January 23, 2009
Is It Dirtball To Run Snow Tires Year-Round?
By Jen Dunnaway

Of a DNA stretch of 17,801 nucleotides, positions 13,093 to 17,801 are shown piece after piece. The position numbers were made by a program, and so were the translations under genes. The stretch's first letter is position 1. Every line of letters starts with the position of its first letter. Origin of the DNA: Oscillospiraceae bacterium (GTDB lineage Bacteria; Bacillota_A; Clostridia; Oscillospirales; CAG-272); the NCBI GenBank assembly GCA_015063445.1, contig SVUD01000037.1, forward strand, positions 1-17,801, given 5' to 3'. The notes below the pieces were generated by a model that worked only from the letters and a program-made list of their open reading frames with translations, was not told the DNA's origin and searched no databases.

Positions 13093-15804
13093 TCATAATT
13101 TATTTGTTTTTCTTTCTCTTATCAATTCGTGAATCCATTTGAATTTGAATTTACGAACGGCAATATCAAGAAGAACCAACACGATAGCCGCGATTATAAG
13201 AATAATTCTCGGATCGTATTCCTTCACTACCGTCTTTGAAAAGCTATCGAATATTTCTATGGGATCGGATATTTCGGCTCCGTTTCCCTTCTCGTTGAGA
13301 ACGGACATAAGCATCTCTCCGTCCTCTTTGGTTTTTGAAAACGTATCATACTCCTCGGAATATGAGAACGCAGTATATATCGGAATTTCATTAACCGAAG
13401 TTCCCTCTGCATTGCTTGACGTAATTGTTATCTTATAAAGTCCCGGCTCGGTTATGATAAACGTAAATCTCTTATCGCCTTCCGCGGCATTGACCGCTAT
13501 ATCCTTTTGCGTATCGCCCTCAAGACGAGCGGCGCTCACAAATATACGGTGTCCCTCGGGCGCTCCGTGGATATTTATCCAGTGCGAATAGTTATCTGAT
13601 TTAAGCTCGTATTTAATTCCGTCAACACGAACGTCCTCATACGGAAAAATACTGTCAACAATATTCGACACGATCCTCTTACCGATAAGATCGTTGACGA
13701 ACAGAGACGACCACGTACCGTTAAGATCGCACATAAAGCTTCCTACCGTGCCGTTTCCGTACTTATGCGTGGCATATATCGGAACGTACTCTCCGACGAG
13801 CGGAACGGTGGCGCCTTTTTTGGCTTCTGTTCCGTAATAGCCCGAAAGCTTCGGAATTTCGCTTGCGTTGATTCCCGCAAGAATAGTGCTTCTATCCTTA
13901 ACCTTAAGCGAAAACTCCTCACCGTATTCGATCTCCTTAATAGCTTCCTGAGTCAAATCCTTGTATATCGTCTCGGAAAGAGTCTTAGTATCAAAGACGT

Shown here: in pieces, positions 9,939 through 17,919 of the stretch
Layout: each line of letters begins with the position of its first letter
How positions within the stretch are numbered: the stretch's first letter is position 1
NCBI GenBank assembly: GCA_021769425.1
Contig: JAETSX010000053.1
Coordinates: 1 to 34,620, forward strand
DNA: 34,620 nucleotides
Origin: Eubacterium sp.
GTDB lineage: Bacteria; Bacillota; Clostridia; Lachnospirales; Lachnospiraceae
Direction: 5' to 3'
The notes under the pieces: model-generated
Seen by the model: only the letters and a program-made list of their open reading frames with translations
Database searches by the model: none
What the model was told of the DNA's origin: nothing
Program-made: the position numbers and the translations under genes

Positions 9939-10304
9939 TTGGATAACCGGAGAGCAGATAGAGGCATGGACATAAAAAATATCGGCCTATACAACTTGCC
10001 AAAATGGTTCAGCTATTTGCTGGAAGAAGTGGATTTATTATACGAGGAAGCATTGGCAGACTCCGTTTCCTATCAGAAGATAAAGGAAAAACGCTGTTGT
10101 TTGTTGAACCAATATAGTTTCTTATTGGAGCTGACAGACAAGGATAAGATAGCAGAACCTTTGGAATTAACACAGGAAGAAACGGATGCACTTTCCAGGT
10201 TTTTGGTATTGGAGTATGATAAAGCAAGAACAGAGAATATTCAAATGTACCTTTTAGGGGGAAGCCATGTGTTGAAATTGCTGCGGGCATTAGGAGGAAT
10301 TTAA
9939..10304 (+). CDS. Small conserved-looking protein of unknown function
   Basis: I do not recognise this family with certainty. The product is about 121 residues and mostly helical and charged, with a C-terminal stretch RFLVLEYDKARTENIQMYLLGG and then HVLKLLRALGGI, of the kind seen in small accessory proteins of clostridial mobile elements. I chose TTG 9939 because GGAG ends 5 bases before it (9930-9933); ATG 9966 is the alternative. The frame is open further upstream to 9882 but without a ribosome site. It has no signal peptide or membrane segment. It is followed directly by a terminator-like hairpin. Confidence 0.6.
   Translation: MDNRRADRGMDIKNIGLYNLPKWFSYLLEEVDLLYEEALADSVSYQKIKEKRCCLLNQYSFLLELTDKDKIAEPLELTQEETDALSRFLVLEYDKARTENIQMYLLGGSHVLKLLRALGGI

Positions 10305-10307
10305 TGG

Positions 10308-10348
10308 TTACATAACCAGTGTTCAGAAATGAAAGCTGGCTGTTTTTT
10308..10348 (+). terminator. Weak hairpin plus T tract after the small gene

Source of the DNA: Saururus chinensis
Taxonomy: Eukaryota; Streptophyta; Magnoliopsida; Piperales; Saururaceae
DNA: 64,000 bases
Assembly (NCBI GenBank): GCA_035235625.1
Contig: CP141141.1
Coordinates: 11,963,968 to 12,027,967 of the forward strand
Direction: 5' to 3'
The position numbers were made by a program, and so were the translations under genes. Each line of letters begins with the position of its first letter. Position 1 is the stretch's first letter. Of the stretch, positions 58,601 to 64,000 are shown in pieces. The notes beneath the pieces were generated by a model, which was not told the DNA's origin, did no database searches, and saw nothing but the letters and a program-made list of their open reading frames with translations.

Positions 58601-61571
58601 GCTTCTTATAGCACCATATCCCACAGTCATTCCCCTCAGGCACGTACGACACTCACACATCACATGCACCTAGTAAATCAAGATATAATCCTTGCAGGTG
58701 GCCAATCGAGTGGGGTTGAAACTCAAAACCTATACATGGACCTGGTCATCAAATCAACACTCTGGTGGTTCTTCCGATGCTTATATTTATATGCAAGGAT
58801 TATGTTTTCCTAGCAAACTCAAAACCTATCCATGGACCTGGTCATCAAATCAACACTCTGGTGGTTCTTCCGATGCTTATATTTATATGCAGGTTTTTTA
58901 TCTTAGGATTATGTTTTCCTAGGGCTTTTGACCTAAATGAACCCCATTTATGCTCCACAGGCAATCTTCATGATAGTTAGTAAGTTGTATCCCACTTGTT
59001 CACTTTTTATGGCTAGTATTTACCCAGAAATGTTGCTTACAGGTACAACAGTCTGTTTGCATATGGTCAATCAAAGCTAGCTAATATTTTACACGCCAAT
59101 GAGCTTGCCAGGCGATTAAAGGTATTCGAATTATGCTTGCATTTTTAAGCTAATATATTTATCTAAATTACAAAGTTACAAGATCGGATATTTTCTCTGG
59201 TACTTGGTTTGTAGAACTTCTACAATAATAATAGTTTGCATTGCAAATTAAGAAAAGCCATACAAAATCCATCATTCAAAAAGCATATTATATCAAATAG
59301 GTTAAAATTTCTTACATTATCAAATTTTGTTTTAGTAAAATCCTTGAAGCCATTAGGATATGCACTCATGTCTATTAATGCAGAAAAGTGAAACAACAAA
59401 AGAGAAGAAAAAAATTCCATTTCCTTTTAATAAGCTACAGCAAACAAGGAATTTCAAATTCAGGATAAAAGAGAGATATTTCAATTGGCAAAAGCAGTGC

Okay, so say you’re down and out, you’ve got four cars, and more than one of them needs a new set of tires. You know that “all season” tires don’t really cut it in hardcore snow and ice—you need a set of real honest-to-goodness snows on your winter car. Say this winter car gets driven only occasionally in the summer (you’ve got other toys), and you can’t afford a whole new set of summer tires for it in addition to the snows. So what’s the harm in running snow tires on it year-round? Of course, snows are made of much softer compounds, and they wear down fast if you’re clocking a lot of miles on warm summer roads. But if you’re talking about a winter workhorse that doesn’t travel more than a few hundred miles in the summer, it’s not like the tread life is going to take that much of a beating. Besides, there’s something kind of satisfying about the handling characteristics of sticky snow tires on hot asphalt, their grippiness in the wet, the meaty stance they give to your ride, and if applicable, their “diggability” in soft-surface four-wheeling conditions. Sure, it’s a little trashy to still have snows on your car in July, but only if they’re there due to sloth and negligence. Right?
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